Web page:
If your heart is beating too fast (tachycardia) or is beating at an irregular pace (fibrillation) or has out of synch upper and lower chambers (atrial flutter), Dr. Smith may perform what is known as cardioversion to get it back to normal heart rhythm. Cardioversion is usually done by sending electric shocks to your heart through electrodes placed on your chest.
What conditions lead to cardioversion?
Cardioversion is performed when your heart is beating ineffectively. It’s usually scheduled in advance, not performed in emergency situations. As mentioned above, if a heart is beating too fast or too irregularly, cardioversion may be necessary. These types of problems occur when the electrical signals that normally make your heartbeat at a regular rate don’t travel properly through the upper chambers of your heart.
Is cardioversion the same as defibrillation?
They may seem similar, delivering electric shocks through your chest into your heart, but they are different. Defibrillation delivers more powerful electrical shocks to your heart, usually to restart a heart that has stopped beating.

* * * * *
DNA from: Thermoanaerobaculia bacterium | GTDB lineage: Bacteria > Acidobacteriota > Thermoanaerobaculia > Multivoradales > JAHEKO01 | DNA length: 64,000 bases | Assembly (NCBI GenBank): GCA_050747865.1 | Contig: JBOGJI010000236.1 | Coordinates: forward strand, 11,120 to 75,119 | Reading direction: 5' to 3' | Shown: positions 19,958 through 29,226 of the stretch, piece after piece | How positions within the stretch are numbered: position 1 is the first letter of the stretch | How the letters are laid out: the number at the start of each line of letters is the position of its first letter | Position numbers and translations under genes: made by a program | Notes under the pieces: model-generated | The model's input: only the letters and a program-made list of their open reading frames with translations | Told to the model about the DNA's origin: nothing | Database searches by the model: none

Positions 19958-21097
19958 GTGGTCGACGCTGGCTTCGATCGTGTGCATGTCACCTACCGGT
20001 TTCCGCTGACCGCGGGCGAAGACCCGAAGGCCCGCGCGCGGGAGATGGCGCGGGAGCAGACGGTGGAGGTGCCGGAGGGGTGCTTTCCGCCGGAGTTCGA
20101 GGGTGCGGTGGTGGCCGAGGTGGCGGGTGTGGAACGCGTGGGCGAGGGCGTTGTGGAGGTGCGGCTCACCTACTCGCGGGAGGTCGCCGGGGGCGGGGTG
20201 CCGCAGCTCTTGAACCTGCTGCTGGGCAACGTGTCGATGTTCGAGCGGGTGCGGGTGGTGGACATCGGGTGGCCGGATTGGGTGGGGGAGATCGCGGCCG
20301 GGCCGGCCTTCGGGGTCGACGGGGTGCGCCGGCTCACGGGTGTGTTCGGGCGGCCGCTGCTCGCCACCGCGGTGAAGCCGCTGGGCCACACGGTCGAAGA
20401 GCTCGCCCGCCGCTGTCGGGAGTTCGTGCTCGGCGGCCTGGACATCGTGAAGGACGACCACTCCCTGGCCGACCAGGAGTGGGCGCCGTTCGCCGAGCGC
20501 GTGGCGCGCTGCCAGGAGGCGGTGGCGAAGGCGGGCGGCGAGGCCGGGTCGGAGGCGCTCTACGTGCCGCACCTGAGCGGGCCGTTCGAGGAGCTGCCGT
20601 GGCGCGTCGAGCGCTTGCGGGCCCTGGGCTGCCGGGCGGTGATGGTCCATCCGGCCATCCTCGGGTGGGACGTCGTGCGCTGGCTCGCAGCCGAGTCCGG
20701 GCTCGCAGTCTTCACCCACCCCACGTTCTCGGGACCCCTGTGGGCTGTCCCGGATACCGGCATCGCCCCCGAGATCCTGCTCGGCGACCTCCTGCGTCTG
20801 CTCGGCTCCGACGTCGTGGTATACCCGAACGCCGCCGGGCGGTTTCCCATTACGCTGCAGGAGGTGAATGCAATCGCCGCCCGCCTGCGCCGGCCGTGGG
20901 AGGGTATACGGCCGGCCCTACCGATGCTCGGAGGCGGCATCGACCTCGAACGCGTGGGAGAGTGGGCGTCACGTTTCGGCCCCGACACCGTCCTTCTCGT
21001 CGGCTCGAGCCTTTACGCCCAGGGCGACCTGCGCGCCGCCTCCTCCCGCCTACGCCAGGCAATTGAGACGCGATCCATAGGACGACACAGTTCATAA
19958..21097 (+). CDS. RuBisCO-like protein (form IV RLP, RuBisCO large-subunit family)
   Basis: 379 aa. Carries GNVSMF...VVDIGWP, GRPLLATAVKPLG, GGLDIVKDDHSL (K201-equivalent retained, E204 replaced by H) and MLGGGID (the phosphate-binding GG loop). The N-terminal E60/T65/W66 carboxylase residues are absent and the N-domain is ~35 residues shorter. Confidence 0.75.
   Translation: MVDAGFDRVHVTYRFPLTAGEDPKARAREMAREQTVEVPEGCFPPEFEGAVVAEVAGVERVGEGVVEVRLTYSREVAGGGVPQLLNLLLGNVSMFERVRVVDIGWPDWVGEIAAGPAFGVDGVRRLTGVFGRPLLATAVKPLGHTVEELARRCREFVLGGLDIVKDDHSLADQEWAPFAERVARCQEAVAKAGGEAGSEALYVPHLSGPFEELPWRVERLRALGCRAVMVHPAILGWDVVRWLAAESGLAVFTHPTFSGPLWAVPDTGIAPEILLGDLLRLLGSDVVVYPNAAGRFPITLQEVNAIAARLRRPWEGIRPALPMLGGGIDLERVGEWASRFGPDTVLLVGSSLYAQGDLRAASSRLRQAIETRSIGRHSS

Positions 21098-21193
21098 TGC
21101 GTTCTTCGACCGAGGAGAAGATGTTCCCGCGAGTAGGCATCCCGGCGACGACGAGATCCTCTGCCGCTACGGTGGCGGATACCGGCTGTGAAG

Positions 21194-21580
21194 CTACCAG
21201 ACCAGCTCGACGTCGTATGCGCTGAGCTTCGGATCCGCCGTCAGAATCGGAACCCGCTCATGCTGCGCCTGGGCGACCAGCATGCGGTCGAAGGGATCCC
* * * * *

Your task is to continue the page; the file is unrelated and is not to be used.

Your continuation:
How is cardioversion done?
For cardioversion, you will first be given IV medication so that you sleep through the procedure. Otherwise, the shocks could cause pain. If necessary, Dr. Macy may also use the IV line to deliver additional medications that can also help restore your heart rhythm.
After you’re sedated, several large patches are placed on your chest. These patches are connected by wires to a cardioversion machine (cardioverter/defibrillator/pacemaker).
The defibrillator records your heart’s rhythm throughout the procedure and then delivers shocks to your heart at the correct moment to hopefully restore a normal heartbeat. In some patients, the heart can change to a pace that is beating too slowly, the defibrillator can also correct for this.
Dr. Macy usually has good success restoring patients’ normal heart rhythms with cardioversion, although it may take several shocks to do it.